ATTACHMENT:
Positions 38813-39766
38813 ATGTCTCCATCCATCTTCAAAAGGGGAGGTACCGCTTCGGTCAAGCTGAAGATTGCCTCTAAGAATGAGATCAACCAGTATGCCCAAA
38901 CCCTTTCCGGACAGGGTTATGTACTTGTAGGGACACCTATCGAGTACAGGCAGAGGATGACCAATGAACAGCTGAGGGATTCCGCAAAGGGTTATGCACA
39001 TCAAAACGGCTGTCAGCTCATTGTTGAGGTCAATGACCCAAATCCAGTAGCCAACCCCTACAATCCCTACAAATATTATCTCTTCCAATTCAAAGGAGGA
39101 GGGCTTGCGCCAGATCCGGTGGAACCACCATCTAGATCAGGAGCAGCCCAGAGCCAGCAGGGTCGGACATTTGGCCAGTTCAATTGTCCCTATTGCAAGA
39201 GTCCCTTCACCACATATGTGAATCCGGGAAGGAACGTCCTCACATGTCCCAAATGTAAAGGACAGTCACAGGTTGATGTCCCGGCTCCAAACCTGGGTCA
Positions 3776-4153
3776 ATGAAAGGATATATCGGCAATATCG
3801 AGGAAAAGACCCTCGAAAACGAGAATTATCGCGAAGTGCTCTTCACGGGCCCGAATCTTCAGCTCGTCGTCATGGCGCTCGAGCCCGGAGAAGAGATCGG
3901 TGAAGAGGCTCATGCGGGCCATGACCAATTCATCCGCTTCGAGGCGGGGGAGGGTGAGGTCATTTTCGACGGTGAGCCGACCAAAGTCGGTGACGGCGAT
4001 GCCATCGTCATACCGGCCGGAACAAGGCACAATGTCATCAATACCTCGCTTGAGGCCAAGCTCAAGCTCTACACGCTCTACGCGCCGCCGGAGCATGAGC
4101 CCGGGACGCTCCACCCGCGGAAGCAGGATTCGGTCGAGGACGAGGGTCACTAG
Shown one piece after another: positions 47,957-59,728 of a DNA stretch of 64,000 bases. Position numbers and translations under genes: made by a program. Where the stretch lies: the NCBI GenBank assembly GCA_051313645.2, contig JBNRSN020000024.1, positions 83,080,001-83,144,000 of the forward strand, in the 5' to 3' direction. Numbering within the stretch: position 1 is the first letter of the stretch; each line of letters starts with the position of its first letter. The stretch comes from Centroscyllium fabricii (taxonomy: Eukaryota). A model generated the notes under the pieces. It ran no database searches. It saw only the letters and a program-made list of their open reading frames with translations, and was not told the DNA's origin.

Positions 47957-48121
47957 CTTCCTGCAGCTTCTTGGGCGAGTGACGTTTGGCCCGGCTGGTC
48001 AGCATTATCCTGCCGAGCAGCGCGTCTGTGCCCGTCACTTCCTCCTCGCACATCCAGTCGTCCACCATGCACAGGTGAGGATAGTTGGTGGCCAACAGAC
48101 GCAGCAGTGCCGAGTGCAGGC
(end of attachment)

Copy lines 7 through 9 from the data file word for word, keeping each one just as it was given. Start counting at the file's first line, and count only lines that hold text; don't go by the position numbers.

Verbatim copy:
Positions 3776-4153
3776 ATGAAAGGATATATCGGCAATATCG
3801 AGGAAAAGACCCTCGAAAACGAGAATTATCGCGAAGTGCTCTTCACGGGCCCGAATCTTCAGCTCGTCGTCATGGCGCTCGAGCCCGGAGAAGAGATCGG